• Spray insects with it

Tip: To increase the effect, you can add a few drops of neem oil or rapeseed oil. The oil gums up the aphids’ breathing holes, causing them to die.


Using a sharp jet of water to treat an aphid infestation is a proven home remedy when the elderberry has grown several feet tall.

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To do this, aim a jet of water at the infested shoots, washing away the insects. Since this does not kill them, but they get stuck in other areas or land on the ground, you need to repeat this several times.

Water pressure can be high, as this makes it easier to remove the aphids. The leaves and shoots of elderberry can easily withstand this.

Tip: Do not only proceed against the aphids from above or from the side. Also direct the water jet from the bottom up against the infested shoots, which usually catches more insects

Prevent infestation

To prevent aphids on elderberry in the first place, choose the appropriate location. This will make the bush less attractive to pests.

The site should have the following characteristics:

  • sunny
  • airy
  • warm

You can also orient yourself here to natural sites, which include, for example, south-facing forest edges. They meet all the requirements, as a result of which the plants there not only grow very well, but also remain largely free of pests.

It will not hurt if you occasionally thin out the elder. This will also make it more airy and insects will not feel as comfortable.

Aphids are also often cared for by ants. If you notice ants associated with aphids on your elderberry, try to find the ant nest first before controlling the aphids. Relocate the nest, which will make it easier to get rid of the sucking insects in the long run.

Frequently asked questions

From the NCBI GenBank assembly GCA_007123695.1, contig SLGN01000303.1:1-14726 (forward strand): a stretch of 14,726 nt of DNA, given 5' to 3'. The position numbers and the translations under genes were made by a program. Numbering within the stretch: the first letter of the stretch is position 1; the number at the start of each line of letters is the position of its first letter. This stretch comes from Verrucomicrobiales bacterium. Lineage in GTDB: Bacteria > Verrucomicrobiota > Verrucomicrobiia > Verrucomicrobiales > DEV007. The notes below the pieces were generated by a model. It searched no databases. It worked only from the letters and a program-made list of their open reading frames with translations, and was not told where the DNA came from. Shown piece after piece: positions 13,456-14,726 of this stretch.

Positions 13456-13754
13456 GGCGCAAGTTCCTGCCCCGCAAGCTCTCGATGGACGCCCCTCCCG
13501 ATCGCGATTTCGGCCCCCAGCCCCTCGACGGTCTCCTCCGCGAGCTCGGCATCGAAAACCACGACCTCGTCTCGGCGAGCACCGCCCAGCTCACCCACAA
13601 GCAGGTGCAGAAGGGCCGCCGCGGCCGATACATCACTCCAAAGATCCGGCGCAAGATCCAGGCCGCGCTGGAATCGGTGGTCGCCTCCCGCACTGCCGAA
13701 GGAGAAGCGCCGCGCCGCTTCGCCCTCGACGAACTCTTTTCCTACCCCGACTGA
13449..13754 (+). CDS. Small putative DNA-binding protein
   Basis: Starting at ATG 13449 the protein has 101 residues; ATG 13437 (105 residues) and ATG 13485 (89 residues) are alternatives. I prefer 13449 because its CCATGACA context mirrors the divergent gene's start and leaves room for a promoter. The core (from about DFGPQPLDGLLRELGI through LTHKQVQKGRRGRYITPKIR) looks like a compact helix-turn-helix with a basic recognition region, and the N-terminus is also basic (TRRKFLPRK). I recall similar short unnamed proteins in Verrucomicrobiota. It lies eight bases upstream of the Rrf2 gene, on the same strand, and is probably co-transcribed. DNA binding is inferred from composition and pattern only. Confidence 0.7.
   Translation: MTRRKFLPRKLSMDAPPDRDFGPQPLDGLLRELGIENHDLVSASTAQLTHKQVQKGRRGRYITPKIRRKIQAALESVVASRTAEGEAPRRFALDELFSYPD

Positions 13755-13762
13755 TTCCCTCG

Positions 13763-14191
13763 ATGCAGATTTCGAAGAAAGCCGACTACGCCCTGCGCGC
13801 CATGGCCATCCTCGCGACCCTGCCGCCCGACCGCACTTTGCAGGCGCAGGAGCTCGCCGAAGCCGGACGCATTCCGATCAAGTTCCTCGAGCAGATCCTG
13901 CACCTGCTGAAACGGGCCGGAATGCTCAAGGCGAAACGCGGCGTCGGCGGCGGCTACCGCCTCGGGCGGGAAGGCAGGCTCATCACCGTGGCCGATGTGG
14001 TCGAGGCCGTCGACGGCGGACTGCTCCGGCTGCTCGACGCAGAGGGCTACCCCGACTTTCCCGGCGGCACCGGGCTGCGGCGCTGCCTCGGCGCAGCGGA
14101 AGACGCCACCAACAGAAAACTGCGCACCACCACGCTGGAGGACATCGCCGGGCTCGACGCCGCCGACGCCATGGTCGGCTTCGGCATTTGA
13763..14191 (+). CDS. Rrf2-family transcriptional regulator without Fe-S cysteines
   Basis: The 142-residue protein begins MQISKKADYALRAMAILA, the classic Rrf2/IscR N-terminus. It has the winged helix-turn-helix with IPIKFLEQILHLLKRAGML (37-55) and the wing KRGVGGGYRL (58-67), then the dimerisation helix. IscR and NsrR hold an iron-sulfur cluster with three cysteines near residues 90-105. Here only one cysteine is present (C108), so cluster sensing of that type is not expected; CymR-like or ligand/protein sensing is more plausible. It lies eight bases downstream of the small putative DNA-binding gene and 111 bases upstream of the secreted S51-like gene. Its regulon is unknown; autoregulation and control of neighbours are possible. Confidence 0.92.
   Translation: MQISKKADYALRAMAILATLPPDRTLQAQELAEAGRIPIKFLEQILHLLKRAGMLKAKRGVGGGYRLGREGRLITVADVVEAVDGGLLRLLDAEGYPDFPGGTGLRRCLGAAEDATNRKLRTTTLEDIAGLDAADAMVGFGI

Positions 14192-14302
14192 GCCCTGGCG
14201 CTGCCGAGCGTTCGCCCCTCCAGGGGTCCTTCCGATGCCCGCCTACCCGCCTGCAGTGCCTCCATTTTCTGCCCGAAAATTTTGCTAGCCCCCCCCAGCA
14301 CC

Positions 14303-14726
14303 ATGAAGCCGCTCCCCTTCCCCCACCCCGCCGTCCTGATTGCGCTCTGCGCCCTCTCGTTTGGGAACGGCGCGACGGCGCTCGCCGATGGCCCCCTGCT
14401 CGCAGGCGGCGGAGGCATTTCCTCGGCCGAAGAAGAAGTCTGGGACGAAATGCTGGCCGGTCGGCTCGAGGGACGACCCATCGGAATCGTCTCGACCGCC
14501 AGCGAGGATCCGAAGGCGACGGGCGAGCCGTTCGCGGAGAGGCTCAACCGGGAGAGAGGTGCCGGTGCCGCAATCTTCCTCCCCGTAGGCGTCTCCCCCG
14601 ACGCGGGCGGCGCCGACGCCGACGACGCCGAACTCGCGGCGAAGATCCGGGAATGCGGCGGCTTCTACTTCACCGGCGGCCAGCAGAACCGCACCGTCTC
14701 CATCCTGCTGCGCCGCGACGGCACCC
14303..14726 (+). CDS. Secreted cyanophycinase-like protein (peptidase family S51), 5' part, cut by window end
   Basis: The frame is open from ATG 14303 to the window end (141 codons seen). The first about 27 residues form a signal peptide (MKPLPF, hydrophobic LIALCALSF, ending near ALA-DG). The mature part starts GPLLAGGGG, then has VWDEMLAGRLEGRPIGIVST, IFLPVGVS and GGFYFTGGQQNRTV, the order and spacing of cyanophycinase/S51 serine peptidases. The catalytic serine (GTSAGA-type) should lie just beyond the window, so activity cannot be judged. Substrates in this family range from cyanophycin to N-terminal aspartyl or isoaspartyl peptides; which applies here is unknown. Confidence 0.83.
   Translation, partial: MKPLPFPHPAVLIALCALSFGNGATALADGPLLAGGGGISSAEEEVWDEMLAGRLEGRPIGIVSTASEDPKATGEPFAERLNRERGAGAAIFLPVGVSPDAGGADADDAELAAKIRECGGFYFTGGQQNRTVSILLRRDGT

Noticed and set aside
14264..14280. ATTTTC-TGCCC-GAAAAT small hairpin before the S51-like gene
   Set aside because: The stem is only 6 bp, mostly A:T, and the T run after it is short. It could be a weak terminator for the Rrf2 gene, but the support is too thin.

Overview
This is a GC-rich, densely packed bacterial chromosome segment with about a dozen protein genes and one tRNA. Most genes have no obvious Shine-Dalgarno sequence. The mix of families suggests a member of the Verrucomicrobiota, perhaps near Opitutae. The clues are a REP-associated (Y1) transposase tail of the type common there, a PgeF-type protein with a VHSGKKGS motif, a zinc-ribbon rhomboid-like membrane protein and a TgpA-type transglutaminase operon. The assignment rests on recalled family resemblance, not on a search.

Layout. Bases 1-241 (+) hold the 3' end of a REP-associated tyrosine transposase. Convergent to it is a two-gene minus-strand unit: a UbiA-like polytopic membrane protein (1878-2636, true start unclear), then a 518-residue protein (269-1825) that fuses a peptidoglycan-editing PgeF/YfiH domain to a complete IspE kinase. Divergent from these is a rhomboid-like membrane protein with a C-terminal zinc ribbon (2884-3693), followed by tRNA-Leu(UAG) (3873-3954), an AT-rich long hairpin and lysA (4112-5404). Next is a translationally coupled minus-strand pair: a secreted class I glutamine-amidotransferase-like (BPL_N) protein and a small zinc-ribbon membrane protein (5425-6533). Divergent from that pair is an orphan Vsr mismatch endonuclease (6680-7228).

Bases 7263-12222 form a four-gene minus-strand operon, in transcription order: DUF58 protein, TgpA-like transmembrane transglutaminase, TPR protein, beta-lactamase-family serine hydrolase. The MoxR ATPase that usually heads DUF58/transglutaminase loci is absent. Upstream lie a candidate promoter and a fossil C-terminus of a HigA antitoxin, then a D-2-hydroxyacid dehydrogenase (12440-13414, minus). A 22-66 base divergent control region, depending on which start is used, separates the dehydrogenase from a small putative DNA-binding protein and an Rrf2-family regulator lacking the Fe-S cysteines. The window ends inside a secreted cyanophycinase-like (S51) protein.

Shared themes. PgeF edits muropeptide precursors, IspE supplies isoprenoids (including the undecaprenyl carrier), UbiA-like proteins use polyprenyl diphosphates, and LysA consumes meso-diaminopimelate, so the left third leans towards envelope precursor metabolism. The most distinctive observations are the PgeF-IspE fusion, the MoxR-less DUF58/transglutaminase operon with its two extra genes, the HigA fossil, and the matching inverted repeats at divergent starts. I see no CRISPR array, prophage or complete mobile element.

What aphids infest elderberry?

There are several aphid species that can infest elderberry shrubs. First and foremost among them is the elderberry aphid (Aphis sambuci), which specialize on these plants. In addition, the green peach aphid (Myzus persicae) and the black bean aphid (Aphis fabae) can also be found on the shoots. To prevent transmission of these two species, neither legumes nor peach trees should be located nearby.

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Can aphids fly?

Whether an aphid can fly depends on many factors. There are species that are completely incapable of flight. In some species, wings are formed only when there is a need, such as when new food sources must be sought due to a shortage of food. This is the case, for example, with the elderberry aphid, where some specimens can develop wings. In some species, on the other hand, such as the peach aphid, only the summer generation develops wings.


  • James Jones

    Meet James Jones, a passionate gardening writer whose words bloom with the wisdom of an experienced horticulturist. With a deep-rooted love for all things green, James has dedicated his life to sharing the art and science of gardening with the world. James's words have found their way into countless publications, and his gardening insights have inspired a new generation of green thumbs. His commitment to sustainability and environmental stewardship shines through in every article he crafts.